July 23, 2008

Goddess Stabs Wiccan, or Hopping on the Witchcraft Bandwagon

Since Catholics have recently been admonishing PZ Myers that he doesn't spend enough time lampooning the silliness of beliefs other than their own, I felt like I should be "fair and balanced" today myself. Why spend all of my time jabbing a finger in the eye of crazy Christian fundamentalists when there's fun to be had with those who wave athames in darkened cemeteries, too?

From Lebanon, Indiana comes the tale of Wiccan spell-caster Katherine Gunther who, in her attempt to invoke the Goddess to thank her for recent good luck — in a cemetery, since the dead are the luckiest people of all, apparently — managed to ram a three foot sword through her foot. And you thought all those tripedal rabbits whose missing appendages dangle from keychains had it bad!

Woman accidentally stabs herself in cemetery ritual
By Robert Annis

A Boone County woman accidentally stabbed herself in the foot with a 36-inch sword used in a Wiccan ceremony in a Lebanon cemetery, police said.

According to a Lebanon Police Department news release, Katherine Gunther, 36, was performing a Wiccan "ceremony of thanks" in Oak Hill Cemetery around 12:15 a.m. Saturday when she ran the blade through her left foot. She said in an interview Monday that she'd had a run of good luck recently and wanted to give thanks with the rite.

Gunther said she was aiming to put a sword in the ground when it accidentally hit her foot.

"It wasn't the first time I performed the ritual, but it was the first time I put a sword through my foot," she said...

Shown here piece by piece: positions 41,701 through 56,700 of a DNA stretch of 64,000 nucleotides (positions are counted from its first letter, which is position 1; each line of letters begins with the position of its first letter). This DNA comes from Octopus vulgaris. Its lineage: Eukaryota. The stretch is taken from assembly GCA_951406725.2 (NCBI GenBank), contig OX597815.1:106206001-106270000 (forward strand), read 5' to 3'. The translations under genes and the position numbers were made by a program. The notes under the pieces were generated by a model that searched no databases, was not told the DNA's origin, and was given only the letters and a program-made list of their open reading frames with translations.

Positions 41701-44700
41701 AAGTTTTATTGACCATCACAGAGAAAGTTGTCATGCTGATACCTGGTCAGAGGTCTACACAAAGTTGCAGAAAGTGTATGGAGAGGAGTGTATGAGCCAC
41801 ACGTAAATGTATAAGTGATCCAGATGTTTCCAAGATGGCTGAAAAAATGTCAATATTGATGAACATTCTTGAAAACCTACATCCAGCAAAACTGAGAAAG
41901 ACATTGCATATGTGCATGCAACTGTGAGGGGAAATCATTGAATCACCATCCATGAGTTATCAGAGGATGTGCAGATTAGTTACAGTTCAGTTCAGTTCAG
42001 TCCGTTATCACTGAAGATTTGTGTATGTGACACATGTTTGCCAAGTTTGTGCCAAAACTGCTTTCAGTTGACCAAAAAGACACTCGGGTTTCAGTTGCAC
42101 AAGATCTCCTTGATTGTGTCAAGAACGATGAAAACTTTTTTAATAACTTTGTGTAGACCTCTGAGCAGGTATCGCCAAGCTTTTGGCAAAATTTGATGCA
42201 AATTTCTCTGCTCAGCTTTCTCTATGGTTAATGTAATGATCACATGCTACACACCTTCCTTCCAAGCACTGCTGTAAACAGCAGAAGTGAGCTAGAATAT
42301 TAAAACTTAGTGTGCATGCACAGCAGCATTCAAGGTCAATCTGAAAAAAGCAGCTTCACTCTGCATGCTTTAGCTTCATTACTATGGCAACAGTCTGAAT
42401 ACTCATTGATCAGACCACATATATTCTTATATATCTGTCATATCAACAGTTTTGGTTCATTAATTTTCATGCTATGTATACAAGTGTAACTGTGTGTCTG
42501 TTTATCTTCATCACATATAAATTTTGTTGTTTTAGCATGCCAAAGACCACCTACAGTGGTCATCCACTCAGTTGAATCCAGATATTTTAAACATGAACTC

There are a lot of things about this that strike me as intensely silly. The first, and not the least, is the notion that some supernatural entity is on one's side and so takes time away from her busy schedule in order to bend probability in one's favor. What is "luck" in the first place but a confirmation bias that comes into being after the fact of some outcome?

The second is the idea of a ritual involving big knives and graveyards in conjunction with those outcomes. What does a field beneath which the dead have been deposited have to do with things working out in one's favor? By what mechanism are these things connected, other than that of sheer imagination? By and large, dead people aren't lucky. I'm sure at least of a few of those in the cemetery into which the Wiccan priestess and her friends trespassed died due to accidents or illnesses at a young age. It seems to me that the concept "luck" is better represented by people who are still alive than by those who have shuffled off this mortal coil.

And the sword? How does sticking a sword into a grave have anything to do with luck or gratitude? Were someone to wave a large knife at me, the last thing that I would think was that they were attempting to thank me for something. "Thank you so much for your help when I was moving houses! Here, let me sever your left ear as a token of my gratitude." Nah, doesn't parse.

What really puzzles me, though, is that True Believers who hear about this won't change their own views or behavior because of it. The Goddess might have been responsible for Gunther's good luck, at least according to Gunther, but she wasn't responsible for sticking a large blade through Gunther's foot. That was just luck, not Goddess-bent outcome.

It's all crackers and swords these days. I miss the Enlightenment...

(Quick note here: What I find funny isn't that someone got hurt, but the circumstances under which this incident occurred. No matter what someone's beliefs might be, I don't sit about hoping that they'll be injured.)

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